Digital Fluency Assessment 8202.1
The definition of new and emerging digital technologies is broad and varied as the term is multidisciplinary (Veletsianos, 2016). Edwards and Fenwick (2015) defines new and emerging digital technologies as technologies that reconfigure professional practice and responsibility. Veletsianos (2015) describes them as new digital technologies that are tools, ideas, developments, and advancements in technology. Unrau (2004) defines them as new technologies that require the literacy skills to get the most out of them. Unrau’s (2004) definition of new and emerging digital technologies is one that defines my view. I see the importance of identifying these new technologies and exploiting their potential in order to create equitable and positive disruptive changes to a traditional education system. In terms of this definition I understand it as actively exploiting advancements in technology such as robots (Barreto & Benitti, 2019), social media (Chandler-Olcott & Mahar, 2003), Gaming development and coding (Gee, 2003), multimedia (O’Brien, 2001) and global search engines (Jansen, Spink, & Saracevic, 2000)
It's important to acknowledge that my context is unique and that it will look different to other schools. Robotics is a new and emerging digital technology that is impacting on the contemporary learning environment at Mayfair School.
Barreto & Benitti’s (2019) research found that there were positive outcomes for teaching concepts related to all areas of the school curriculum when robotics was introduced and note that rich learning happens when robotics is implemented into a classroom. Alimisis (2013) sees the emergence of robotics as a tool that will support creativity and other 21st-century learning skills and Cejka, Rogers & Portsmore (2006) summarise that robotics by nature incorporates mathematics, science, technology and engineering from New Entrants to Year 13. Barreto & Benitti (2019) believe more research is needed about how to use robotics to develop new skills in students. Johnson (2003) supports this by suggesting that if this research is proven then it needs to be incorporated into the curriculum. Furthermore Johnson (2003) warns that educators should be leading teacher inquiry into the longevity of robots and how this technology can be best exploited by schools, this being the case, only if schools can afford the technology. Even through there are endless possibilities of introducing robotics into the classroom Alimisis (2013) believes the networking of teachers is needed to support further integration of robots in education to convince teachers to actively take up robotics. “Children naturally latch onto robotics. Their teachers, however, may be more apprehensive” (Cejka, Rogers & Portsmore, 2006). Despite the hesitations towards robotics it is a “transformational tool for learning, computational thinking, coding, and engineering, all increasingly being viewed as critical ingredients of learning” (Eguchi, 2014).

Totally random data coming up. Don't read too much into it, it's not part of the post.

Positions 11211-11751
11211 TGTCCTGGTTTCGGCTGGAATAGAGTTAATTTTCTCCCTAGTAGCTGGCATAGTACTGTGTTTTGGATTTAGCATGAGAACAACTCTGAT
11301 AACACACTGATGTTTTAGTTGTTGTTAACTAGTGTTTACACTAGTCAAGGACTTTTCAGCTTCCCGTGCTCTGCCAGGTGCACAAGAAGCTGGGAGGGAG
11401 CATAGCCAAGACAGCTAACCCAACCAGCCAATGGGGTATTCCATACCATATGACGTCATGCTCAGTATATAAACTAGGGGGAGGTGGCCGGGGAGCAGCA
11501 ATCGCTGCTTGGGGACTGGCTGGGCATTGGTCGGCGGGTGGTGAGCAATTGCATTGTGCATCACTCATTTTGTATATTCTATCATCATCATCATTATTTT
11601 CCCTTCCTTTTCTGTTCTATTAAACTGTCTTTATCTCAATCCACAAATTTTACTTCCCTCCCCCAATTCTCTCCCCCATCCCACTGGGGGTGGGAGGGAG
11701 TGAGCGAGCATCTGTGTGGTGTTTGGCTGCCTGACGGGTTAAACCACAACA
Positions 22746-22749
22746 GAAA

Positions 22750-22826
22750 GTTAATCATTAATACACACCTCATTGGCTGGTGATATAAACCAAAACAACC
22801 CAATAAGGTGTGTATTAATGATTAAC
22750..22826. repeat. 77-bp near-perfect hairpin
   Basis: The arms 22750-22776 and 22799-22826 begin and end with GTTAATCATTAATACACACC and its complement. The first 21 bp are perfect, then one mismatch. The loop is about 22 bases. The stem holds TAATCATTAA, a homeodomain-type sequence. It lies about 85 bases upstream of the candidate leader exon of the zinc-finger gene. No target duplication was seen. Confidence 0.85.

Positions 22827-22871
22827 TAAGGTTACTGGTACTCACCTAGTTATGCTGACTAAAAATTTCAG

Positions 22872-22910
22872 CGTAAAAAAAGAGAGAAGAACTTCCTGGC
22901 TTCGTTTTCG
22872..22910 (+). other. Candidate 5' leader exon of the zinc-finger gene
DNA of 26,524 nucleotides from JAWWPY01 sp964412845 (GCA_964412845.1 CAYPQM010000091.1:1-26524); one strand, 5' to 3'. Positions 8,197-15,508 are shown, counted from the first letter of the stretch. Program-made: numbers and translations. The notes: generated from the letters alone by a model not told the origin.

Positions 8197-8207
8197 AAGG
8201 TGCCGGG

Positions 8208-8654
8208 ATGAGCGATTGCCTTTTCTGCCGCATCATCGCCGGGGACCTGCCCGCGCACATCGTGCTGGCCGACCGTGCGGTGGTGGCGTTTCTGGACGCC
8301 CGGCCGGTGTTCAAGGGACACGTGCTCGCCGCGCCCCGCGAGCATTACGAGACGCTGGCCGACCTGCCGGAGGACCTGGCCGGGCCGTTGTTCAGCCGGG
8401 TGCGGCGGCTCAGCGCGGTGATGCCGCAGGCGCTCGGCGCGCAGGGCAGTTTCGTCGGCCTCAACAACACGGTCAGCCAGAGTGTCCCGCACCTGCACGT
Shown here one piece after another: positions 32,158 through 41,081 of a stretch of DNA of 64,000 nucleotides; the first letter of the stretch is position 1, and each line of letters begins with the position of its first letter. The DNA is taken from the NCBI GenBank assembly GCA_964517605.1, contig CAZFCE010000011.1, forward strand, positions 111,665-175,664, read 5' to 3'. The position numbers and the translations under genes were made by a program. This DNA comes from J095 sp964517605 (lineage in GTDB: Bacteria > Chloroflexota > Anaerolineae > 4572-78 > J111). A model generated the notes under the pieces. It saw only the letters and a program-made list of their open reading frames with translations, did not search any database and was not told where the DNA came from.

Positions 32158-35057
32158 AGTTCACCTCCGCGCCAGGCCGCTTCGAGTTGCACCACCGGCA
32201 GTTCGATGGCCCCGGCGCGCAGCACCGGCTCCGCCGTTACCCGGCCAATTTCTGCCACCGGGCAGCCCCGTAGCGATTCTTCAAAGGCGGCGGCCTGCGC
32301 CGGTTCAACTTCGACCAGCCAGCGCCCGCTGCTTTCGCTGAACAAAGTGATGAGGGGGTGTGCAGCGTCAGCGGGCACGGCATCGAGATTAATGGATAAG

Coding/Programming is a key part of robotics and a new emerging digital technology. Coding is the process of developing sets of instructions that enable robots to carry out tasks. A large number of learners from around the world have taken part in a project called “the Hour of Code”, that was designed for teachers and learners globally to spend one hour on coding a week (Code.org, 2019). The evidence from research conducted by Mikropoulos & Bellou (2013) found that coding teaching with educational robotics supported meaningful and authentic learning and promoted ongoing challenges, reflection and collaboration for learners. García-Peñalvo (2016) sees the learning of problem solving when learning coding as a key skill for learners to have in the digital age. While agreeing with this evidence García-Peñalvo, Maday & Reimann (2018) believe that coding is only the surface feature and believe that students must go deeper with learning around computational thinking rather than just learning the process of coding. Wing (2006) who coined the term computational thinking disagrees. According to Wing, computational thinking is about problem solving, creating simple systems and using simple concepts central to computer science. Coding is a tool to practice this computational thinking. Resnick (2013) sees a lack of coding software that allows for creativity and deeper computational thinking as the stumbling block for schools as the students need to go beyond putting simple patterns and sequences together and make tactile robots that are flawed with mistaken code in order to truly understand how coding works.
The evidence for using robotics and coding as emerging digital technologies in the classroom is positive with many links to the curriculum learning areas and student success. The factors holding this technology back are teacher mindsets, teacher capability and knowledge, a lack of research based evidence of success, a lack of research on implementation and the cost of a robot.
In order to grasp concepts of robotics and coding, teachers and students need to be digitally fluent. Digital fluency and digital literacy are not the same. The Ministry of Education (ND) uses definition of a digitally literate person as one who “knows how to use digital technologies and what to do with them” and a digitally fluent person as one who “can decide when to use specific digital technologies to achieve their desired outcome. They can articulate why the tools they are using will provide their desired outcome.”